A protest last week by Hanover residents over the deplorable condition of sections of the main road that passes through Shettlewood, Mackfield and Burnt Ground in that parish, which leads primarily to adjoining St James and Westmoreland, attracted a speedy response from the authorities.

But the people of the area insist that the wrong approach has been taken to fix the thoroughfare by those contracted to do it.

While the road, too, is being given some attention now, the people are still upset that they had to protest and block it before steps could be taken to correct the long-standing problem.

“We are all Jamaicans. We shouldn’t have to protest to get things done. Everybody pays taxes. Our political representatives are not going on with anything. Our Member of Parliament is Dave Brown. The next time, if he is running, we doubt he will get 10 votes based on how serious the problem is,” one man expressed to the Jamaica Observer during a visit to the area.

He pointed out that the road condition caused accidents every week because potholes force motorists to drive on the wrong side of the road.

“If you notice, most of the cars going down, they drive on the right side and not the left side because if they drive on the other side, their front-end parts mash up. Just look at the road and this is the main road between Montego Bay and Savanna-la-Mar. This is a big embarrassment to the Government,” he added.

Another resident, who said he is the operator of a hotel in Hanover, said it was in his best interest to see the road fixed, but insisted that the authorities do it properly.

“They are not fixing the road properly. The road needs to be lifted at least three feet. If not, this makes no sense. When the water come in the road, it is like a river and then the road mash up again. The road is too flat. It won’t make no sense,” the man said as he watched the road being dug up by workers using heavy-duty equipment as part of the process before it is repaved.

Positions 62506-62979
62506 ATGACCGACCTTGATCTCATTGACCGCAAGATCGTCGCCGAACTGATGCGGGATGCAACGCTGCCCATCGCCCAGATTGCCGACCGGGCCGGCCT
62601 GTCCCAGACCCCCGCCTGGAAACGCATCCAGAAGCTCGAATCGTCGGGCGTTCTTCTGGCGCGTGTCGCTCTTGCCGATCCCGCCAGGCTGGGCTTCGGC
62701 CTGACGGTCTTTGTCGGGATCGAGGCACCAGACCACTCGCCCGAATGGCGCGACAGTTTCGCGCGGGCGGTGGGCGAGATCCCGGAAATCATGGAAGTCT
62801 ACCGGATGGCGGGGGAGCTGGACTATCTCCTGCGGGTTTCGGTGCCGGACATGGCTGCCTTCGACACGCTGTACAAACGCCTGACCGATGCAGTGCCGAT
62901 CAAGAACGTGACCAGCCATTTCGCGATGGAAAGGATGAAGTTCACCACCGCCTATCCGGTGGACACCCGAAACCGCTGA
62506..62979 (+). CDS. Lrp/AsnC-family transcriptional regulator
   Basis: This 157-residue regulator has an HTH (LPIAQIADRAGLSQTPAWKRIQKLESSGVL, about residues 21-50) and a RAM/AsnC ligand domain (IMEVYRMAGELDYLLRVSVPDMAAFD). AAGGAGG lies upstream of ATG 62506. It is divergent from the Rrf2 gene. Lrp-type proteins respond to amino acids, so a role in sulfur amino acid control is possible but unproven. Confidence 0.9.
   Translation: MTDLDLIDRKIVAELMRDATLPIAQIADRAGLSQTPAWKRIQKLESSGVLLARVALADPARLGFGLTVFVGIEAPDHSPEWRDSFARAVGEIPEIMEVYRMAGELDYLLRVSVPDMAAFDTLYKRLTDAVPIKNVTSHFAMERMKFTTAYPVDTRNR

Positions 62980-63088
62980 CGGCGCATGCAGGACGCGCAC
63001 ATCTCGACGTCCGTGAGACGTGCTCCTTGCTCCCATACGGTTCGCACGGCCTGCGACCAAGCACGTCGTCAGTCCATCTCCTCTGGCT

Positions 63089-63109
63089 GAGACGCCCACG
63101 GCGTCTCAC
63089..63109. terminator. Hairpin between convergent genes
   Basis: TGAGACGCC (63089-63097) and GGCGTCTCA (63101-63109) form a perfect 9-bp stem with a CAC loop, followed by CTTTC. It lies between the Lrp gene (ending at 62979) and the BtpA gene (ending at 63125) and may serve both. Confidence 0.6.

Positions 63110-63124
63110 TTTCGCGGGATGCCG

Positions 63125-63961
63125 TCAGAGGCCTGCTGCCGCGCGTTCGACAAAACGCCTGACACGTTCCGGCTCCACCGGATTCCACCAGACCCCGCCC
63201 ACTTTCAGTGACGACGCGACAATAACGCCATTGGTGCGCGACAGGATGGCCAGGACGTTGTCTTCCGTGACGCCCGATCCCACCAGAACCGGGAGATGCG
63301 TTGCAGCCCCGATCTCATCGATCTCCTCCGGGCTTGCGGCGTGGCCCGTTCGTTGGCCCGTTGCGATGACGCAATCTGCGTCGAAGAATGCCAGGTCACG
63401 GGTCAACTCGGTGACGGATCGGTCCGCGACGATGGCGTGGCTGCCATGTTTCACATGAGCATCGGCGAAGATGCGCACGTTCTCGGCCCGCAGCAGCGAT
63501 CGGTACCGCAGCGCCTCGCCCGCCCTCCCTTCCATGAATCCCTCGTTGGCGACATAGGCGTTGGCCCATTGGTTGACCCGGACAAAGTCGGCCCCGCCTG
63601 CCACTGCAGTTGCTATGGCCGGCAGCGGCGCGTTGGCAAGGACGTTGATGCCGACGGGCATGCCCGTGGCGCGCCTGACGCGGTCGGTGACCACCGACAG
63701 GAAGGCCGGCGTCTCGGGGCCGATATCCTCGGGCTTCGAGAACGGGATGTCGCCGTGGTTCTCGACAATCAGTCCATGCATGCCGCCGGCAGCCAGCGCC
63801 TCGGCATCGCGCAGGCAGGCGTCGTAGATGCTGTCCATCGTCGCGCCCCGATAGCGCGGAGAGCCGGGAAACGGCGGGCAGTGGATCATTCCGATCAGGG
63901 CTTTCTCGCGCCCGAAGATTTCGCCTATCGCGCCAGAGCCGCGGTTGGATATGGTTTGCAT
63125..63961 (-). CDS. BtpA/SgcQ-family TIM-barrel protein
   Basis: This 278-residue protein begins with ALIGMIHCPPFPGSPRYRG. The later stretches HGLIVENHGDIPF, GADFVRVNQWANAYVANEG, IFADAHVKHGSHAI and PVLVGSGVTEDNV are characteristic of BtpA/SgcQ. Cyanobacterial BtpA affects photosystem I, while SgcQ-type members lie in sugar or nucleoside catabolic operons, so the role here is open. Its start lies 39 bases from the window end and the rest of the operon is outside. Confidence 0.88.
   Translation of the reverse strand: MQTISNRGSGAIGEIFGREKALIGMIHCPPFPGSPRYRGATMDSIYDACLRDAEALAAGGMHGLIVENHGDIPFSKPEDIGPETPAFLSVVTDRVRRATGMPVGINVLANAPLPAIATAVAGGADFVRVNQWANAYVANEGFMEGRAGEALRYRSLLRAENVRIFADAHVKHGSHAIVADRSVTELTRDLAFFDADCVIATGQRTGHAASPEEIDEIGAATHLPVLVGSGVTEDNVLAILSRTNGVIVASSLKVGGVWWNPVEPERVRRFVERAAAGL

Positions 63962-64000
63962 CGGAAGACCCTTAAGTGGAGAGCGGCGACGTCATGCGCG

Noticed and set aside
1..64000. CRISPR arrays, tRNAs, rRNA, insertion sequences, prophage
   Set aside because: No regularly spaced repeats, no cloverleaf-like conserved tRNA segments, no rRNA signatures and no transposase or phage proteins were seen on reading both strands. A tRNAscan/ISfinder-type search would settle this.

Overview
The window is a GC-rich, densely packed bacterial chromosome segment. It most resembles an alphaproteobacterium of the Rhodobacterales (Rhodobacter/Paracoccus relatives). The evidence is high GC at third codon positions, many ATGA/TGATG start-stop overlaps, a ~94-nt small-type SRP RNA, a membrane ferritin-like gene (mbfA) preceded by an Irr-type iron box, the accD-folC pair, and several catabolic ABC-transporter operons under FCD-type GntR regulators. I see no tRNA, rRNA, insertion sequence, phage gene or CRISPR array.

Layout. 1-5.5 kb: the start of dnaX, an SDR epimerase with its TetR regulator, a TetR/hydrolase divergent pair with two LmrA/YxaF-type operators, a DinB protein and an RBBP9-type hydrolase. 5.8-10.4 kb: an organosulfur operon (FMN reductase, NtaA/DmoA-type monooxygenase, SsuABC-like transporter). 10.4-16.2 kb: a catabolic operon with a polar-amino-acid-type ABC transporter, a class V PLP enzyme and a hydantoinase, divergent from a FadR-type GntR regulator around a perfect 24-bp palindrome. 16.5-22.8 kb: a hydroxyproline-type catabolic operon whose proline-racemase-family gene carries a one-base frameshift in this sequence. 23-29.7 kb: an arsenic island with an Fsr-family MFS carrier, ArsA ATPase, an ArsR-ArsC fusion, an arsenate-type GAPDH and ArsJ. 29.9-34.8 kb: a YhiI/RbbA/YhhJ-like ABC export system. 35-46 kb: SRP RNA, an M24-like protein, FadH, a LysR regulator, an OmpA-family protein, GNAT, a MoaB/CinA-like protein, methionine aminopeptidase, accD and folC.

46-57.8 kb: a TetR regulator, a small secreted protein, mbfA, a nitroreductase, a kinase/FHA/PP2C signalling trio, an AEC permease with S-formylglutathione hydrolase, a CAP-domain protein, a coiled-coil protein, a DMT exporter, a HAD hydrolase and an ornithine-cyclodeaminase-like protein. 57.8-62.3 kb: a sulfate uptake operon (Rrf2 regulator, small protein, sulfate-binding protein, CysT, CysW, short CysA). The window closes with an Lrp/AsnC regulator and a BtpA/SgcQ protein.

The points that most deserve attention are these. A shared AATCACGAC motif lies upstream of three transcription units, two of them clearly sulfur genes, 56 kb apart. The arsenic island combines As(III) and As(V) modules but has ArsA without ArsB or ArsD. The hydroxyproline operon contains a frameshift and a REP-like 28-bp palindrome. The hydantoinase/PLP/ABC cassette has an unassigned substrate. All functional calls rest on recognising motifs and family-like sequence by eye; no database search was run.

When the Sunday Observer visited the area last week, sections of the roadway were already scraped, levelled and ready for resurfacing.

One man theorised that it was people playing politics, that caused such a speedy response after the protest. According to him, even the blocking of roads was politically motivated.

“Everything is politics. The protest itself was politics,” he said.

He shared that although the road work has started, he has no confidence that the fix will be long-lasting.

“They tried to fix it many times before, but dem naa fix it good. The whole thing want to resurface. They need to bring in China Harbour Engineering Company,” the Hanover resident said.

“The work started the day after the protest. We had to protest because the front-end parts pon people car nuh get nuh ease up. I had a bus on the road and had to take it off because I wasn’t really making any money. Every week I had to find parts.

“To go through this road, we definitely have to drive slow. When you go further down you will see the real bad roads. Everybody a complain. You have people weh drive fi go airport to catch a flight and they have to leave out extremely early. A long time we a bawl,” he added.